Lotus Evija Aims to Be the World's Most Powerful Electric Car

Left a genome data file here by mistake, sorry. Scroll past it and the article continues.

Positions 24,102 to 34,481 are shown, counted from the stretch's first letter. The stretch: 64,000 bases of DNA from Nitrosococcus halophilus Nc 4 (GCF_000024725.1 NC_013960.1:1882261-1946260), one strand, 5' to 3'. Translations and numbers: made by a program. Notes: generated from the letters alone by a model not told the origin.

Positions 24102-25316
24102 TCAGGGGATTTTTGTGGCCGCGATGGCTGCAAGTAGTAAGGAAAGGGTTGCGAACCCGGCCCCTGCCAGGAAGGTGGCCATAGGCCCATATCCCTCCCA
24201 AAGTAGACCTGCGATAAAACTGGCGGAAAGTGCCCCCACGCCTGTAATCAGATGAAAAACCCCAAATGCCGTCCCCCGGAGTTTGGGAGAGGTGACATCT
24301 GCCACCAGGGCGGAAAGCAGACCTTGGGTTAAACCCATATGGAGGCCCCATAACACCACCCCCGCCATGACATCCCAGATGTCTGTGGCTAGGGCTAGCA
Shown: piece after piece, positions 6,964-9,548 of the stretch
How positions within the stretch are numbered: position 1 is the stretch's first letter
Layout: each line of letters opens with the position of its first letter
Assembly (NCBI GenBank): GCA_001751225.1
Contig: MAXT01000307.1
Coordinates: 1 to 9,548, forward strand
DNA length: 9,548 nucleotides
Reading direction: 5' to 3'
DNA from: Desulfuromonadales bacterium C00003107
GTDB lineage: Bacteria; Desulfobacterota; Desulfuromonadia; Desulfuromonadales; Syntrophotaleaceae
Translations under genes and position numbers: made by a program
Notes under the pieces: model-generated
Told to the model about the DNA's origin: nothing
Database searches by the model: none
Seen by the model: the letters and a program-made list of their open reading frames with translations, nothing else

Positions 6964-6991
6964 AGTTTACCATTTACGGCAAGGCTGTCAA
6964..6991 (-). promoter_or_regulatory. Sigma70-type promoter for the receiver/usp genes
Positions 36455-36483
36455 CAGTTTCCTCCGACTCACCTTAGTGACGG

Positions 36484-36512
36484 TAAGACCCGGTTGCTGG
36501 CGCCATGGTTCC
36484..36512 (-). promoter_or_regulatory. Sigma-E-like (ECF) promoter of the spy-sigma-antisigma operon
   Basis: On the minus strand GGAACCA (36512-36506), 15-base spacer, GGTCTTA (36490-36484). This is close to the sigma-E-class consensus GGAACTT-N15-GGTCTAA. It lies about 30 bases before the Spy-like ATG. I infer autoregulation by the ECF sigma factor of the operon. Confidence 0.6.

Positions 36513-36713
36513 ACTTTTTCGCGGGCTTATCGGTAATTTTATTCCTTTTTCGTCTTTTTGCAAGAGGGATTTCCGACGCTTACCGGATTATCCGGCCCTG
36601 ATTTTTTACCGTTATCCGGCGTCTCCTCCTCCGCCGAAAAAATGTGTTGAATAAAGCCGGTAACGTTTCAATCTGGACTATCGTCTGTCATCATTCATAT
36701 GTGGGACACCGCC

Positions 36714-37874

Read More 2021 Lotus Evija View Photos Lotus Price and performance numbers are close to those of the Pininfarina Battista—although Lotus's claimed top speed is lower—but while the Battista uses a platform shared with the Rimac C-Two, the Evija sits on an entirely new structure, built around the first carbon-fiber tub that Lotus has used in one of its roadgoing models. Built by CPC in Modena, Italy, using a one-piece molding process, this weighs just 284 pounds. Lotus says it is targeting a total mass for the Evija of just 3700 pounds in its lightest configuration, close to three times the weight of a Sixties Elan but one that still means the Evija will be among the lightest performance EVs on the market. Lotus developed the electric powertrain in collaboration with Williams Advanced Engineering in the U.K., a neat tie-up of two of the most famous names in Grand Prix racing. This uses a mid-mounted lithium-ion battery pack of unstated capacity that will be displayed beneath a clear cover. Drive is supplied to each wheel through a combined motor and single-speed epicyclic transmission. Each motor will make up to 493 horsepower and will also add the ability to use aggressive and almost instant torque vectoring. Total torque output across the four motors is claimed to be 1254 lb-ft. View Photos Lotus The battery has a capacity of 70.0 kilowatt-hours but can support output of up to 2000 kW. On the intake side, the Evija will support ultrafast charging, accepting rates of up to 800 kW—which aren’t yet available through any commercial charging systems. Using an ultrafast charger producing 350 kW, the Evija's battery will reach an 80 percent charge in 12 minutes and 100 percent in 18 minutes. Lotus is claiming 250 miles of range under European WLTP testing methodology. The company also says that the system will allow battery upgrades as technology improves in future years. The Evija has also been designed to deliver its huge performance without complaint. With four heat exchangers, the company says that the car can be driven flat out for seven minutes in its most aggressive Track mode without suffering from any battery de-rating. (That should be long enough for a serious attempt to set a "production EV" Nürburgring Nordschleife lap record.) The company also says that the Evija will have faster acceleration than internal-combustion hypercars, with under nine seconds from zero to 186 mph and the ability to go from 62 mph to 124 mph in under three seconds and from 124 mph to 186 mph in under four. For perspective, McLaren claims a 6.8-second zero-to-124-mph time for the Senna. That’s a drag race we are looking forward to conducting. When we saw a clay model of the Evija earlier this year it was already obvious that the car has been designed for huge aerodynamic performance, with the finished car sharing the same spectacular Venturi tunnels buried through the rear haunches. The front end has some of the shovel-nose form of recent Ferraris, but closer inspection will reveal the presence of huge gaps for better airflow within the front fenders. There will also be a Formula 1–style drag-reduction system to improve performance at speed. We haven't been given any downforce numbers yet, but Lotus promises that these will be exceptional. Color us surprised if they are not. Lotus's commitment to handling fidelity is demonstrated by the continued presence of an electrohydraulic steering assistance system in place of the pure electrically assisted rack you might expect an EV to have. View Photos Lotus The cabin is predictably tightly proportioned, but well designed and nicely finished with haptic switchgear on a central spar coming from the dashboard—the company calls it a "ski slope"—with a single digital display in front of the driver. The car will have five driving modes that can be selected by a rotary controller: Range, City, Tour, Sport, and Track. Switches to open the upward hinged doors are mounted in a roof console, a detail that Lotus design boss Russell Carr admits was inspired by the layout of the early Esprit Turbo. There aren’t conventional rearvew mirrors; instead, there's a digital system of camera pods that deploy from the sides of the doors when the car is moving. The bad news for Silicon Valley squillionaires looking to both demonstrate their green credentials and obliterate their buddies’ conventional hypercars is that the Evija won’t be offered in the United States. But we're told that the other new Lotus models that are following rapidly behind—including a replacement for the Evora we will be seeing as soon as next year—will all be capable of crossing the Atlantic. Few auto companies have suffered as many false dawns as Lotus, but we're starting to get excited.